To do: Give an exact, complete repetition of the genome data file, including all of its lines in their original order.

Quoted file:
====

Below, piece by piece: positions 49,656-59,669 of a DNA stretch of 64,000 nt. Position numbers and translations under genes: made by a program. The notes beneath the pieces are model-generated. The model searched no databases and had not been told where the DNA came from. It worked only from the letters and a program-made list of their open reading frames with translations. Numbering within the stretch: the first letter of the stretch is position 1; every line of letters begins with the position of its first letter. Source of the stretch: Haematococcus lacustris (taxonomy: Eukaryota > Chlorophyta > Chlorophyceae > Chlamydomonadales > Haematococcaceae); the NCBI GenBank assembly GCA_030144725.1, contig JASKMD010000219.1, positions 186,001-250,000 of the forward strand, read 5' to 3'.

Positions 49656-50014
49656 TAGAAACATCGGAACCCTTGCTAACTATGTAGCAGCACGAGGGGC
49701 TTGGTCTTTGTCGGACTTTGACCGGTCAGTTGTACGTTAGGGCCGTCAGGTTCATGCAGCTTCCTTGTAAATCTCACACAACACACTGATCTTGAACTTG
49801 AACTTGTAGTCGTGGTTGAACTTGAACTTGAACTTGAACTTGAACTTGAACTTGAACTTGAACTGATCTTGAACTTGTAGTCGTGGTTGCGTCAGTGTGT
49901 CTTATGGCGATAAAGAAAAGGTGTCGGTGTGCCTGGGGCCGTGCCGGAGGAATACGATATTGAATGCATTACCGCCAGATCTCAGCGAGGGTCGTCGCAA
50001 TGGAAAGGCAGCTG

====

Below, piece by piece: positions 49,656-59,669 of a DNA stretch of 64,000 nt. Position numbers and translations under genes: made by a program. The notes beneath the pieces are model-generated. The model searched no databases and had not been told where the DNA came from. It worked only from the letters and a program-made list of their open reading frames with translations. Numbering within the stretch: the first letter of the stretch is position 1; every line of letters begins with the position of its first letter. Source of the stretch: Haematococcus lacustris (taxonomy: Eukaryota > Chlorophyta > Chlorophyceae > Chlamydomonadales > Haematococcaceae); the NCBI GenBank assembly GCA_030144725.1, contig JASKMD010000219.1, positions 186,001-250,000 of the forward strand, read 5' to 3'.

Positions 49656-50014
49656 TAGAAACATCGGAACCCTTGCTAACTATGTAGCAGCACGAGGGGC
49701 TTGGTCTTTGTCGGACTTTGACCGGTCAGTTGTACGTTAGGGCCGTCAGGTTCATGCAGCTTCCTTGTAAATCTCACACAACACACTGATCTTGAACTTG
49801 AACTTGTAGTCGTGGTTGAACTTGAACTTGAACTTGAACTTGAACTTGAACTTGAACTTGAACTGATCTTGAACTTGTAGTCGTGGTTGCGTCAGTGTGT
49901 CTTATGGCGATAAAGAAAAGGTGTCGGTGTGCCTGGGGCCGTGCCGGAGGAATACGATATTGAATGCATTACCGCCAGATCTCAGCGAGGGTCGTCGCAA
50001 TGGAAAGGCAGCTG